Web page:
BOISE — With a “low hum of ‘Kumbaya’ ” wafting through the Statehouse hallways, Idaho Gov. Brad Little said he’s looking forward to the start of the 2020 legislative session.
“It’s always great to see the Legislature back in town,” Little said Friday, at the traditional Associated Press legislative preview news conference. “There’s always excitement at the beginning of the session, a low hum of ‘Kumbaya’ — which tends to fade out towards the end of the session. We’ll try to make that fade out a little less this year.”
The 2020 session begins Monday at noon PST with the governor’s State of the State Address.
Not wanting to scoop his own speech, Little offered few hints Friday regarding the budget and policy initiatives he’ll include in Monday’s address. However, he did suggest that the recommendations from his “Our Kids, Idaho’s Future” education task force are on the to-do list.
After several meetings last summer and fall, the task force proposed that the state boost starting salaries for new teachers, add a third rung for veteran teachers to the “career ladder” teacher pay plan and provide more money for all-day kindergarten.
Legislative leaders, who spoke after the governor, were a little more forthcoming about the issues they expect to debate this session.
“I think there will be a lot,” said House Speaker Scott Bedke, R-Oakley. “Administrative rules, redistricting, the initiative process, property taxes, (expanded) Medicaid funding, the education task force recommendation, transportation funding — and maybe an asterisk by local-option authority for jails and property tax relief.”
Cities and counties have lobbied for years for local-option authority, which, subject to voter approval, would give them the ability to adopt temporary sales tax increases to pay for major infrastructure projects.
Little said he’ll consider any bill that makes it through the Legislature, although he has concerns about how the boundaries of any local-option district are drawn and how the revenue would be used.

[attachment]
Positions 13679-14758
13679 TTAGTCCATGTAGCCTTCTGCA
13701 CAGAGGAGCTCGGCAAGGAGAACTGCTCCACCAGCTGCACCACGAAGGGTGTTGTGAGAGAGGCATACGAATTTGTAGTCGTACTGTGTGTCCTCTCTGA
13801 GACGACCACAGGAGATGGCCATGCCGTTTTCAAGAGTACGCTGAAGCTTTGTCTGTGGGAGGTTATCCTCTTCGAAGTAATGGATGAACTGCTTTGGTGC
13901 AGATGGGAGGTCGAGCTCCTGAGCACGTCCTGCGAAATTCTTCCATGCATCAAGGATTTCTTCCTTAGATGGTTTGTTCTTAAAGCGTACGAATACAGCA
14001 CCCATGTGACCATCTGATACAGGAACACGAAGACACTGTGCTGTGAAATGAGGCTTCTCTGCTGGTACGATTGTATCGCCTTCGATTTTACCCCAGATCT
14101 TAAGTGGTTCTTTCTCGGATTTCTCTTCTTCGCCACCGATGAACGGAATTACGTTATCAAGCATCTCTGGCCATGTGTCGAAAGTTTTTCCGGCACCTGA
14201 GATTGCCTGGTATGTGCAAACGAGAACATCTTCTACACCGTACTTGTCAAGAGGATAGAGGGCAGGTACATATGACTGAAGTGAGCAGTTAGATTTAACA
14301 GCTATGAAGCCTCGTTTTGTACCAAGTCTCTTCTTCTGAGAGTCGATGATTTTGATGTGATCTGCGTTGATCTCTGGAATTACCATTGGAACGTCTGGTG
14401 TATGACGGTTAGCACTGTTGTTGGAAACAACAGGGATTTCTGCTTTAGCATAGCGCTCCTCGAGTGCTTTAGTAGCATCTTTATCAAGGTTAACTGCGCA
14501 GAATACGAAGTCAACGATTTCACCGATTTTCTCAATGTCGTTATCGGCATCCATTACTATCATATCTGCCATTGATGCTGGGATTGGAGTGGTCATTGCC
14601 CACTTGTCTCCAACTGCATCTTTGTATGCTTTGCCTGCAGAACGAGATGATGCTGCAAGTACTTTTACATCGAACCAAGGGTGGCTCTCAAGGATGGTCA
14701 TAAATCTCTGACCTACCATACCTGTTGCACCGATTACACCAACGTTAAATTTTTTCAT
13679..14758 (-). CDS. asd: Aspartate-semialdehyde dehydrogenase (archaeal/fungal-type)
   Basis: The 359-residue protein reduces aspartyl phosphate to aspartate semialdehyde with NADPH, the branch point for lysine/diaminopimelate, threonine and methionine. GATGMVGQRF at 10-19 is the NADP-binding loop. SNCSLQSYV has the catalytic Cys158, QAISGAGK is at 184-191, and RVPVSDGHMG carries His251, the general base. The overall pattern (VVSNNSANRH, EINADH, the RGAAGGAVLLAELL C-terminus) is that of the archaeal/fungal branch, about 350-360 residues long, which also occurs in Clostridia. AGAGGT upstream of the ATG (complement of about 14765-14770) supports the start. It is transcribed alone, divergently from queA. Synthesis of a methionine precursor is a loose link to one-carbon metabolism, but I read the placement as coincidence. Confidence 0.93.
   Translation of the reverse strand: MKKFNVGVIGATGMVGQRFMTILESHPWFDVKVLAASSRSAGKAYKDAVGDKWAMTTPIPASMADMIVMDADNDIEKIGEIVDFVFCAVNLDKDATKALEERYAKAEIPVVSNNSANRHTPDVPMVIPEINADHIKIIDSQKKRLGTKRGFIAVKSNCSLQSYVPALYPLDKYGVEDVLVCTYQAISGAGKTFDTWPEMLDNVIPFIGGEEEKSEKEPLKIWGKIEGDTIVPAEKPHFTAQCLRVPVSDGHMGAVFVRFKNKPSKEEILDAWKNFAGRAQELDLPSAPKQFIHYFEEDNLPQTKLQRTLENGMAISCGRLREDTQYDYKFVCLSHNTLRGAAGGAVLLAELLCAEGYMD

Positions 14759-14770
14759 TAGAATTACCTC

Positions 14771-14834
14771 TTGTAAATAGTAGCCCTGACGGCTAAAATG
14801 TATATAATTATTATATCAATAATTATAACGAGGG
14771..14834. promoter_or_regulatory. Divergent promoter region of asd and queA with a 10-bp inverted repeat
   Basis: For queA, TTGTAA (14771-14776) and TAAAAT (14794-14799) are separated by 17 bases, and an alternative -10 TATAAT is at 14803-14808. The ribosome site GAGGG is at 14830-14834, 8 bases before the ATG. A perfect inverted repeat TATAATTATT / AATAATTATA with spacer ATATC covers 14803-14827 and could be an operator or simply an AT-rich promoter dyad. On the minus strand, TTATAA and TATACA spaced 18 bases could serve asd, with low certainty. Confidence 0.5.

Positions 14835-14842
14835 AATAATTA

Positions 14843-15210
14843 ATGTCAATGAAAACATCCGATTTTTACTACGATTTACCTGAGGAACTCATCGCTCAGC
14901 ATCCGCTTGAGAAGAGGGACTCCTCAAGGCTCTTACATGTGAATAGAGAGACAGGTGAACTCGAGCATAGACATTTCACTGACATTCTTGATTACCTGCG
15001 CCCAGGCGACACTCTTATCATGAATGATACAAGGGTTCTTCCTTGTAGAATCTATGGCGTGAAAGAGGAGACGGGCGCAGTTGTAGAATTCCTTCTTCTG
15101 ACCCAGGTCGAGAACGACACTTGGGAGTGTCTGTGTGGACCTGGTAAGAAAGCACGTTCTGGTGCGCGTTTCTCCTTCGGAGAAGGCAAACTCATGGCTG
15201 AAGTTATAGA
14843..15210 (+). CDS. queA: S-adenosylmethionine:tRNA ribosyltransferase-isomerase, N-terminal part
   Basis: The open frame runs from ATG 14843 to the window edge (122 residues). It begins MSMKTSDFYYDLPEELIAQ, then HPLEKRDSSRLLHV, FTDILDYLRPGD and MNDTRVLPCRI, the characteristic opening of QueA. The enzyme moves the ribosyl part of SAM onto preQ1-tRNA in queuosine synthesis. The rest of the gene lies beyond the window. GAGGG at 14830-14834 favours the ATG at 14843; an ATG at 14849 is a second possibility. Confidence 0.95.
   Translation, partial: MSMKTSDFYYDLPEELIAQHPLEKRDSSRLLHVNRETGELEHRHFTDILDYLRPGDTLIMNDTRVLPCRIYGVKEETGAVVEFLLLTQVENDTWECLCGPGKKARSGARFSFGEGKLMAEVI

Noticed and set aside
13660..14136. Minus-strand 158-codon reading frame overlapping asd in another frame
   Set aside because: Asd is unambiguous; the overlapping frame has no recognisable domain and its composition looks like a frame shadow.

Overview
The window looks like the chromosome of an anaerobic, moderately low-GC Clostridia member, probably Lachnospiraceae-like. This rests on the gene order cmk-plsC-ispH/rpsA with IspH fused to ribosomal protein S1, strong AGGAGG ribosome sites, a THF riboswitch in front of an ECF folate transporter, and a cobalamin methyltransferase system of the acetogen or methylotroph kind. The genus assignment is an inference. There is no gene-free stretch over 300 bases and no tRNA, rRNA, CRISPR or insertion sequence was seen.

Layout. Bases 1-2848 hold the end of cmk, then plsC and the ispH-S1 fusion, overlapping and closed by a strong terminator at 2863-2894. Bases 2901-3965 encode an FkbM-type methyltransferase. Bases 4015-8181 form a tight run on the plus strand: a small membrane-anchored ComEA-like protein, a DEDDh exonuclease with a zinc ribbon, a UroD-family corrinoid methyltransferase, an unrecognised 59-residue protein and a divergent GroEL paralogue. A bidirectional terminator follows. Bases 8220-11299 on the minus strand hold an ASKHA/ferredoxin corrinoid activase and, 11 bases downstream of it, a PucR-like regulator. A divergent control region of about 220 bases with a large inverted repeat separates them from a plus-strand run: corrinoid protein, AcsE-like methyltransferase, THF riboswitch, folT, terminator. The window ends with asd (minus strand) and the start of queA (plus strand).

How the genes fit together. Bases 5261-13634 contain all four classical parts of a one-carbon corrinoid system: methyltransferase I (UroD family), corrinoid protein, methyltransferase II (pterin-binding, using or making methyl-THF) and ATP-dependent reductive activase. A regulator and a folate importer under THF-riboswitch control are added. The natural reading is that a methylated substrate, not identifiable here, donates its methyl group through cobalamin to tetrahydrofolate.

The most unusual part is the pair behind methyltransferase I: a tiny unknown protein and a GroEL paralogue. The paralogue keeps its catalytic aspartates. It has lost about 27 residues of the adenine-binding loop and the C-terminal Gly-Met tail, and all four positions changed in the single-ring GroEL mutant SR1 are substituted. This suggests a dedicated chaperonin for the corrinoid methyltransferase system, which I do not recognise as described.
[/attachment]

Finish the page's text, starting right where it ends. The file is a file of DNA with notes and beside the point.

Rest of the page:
Bedke suggested the House might be open to such a plan, so long as a portion of the revenue was used for property tax relief. (Nez Perce County used a similar statute to build its county jail, but that law has since expired.)
Any local-option proposal, though, would have to pass muster with the House Revenue and Taxation Committee, which has refused to even consider such legislation for the past decade or so.
Senate Minority Leader Michelle Stennett, D-Ketchum, said her wish list for this session is for the Legislature to do a reality check.
“I’m pretty concerned,” she said. “With Idaho being the fastest-growing state in the nation, we’ve done nothing to anticipate our future infrastructure needs.”
Newly elected House Minority Leader Ilana Rubel, D-Boise, said she’d like to spend less time “playing defense” this session — although with Republicans once again gearing up to restrict Idaho’s citizen initiative process and meddle with its bipartisan redistricting commission, she didn’t hold out much hope of that happening.
Republicans approved legislation last year that would have made Idaho’s initiative and referendum process the most restrictive in the nation, increasing both the number of signatures and number of legislative districts needed to qualify a measure for the ballot.
Little vetoed the bill, citing concerns that it went too far and would lose a likely court challenge.
Bedke, however, said he would be “surprised” if lawmakers don’t take another run at the issue this year.
“I and others firmly believe that if citizens are going to act as a legislative body, then any ‘bills’ that come from that body should follow the same statement of purpose and fiscal note process that we have,” he said. “At a minimum, I’d like to see those changes.”
Legislative bills must include a statement of purpose outlining the basic effects of the measure, as well as a fiscal note estimating any cost to the state. The fiscal note, though, virtually never suggests how the state should pay for the measure.
One of the major peeves Republicans had with the Medicaid expansion initiative was that it didn’t say how the Legislature should pay for it. They repeatedly cited that as justification for restricting the initiative process.
Rubel said the idea that Idaho has a problem with too many ballot initiatives is simply preposterous.
“We already have an incredibly hard process,” she said. “The last thing we’re facing is a crisis of too many ballot initiatives.”
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State of the State Address
Gov. Brad Little will give his State of the State Address on Monday, outlining his budget recommendation and policy priorities for the 2020 legislative session. The speech begins at noon PST. It will be streamed online at www.idahoptv.org/shows/idahoinsession/Legislature.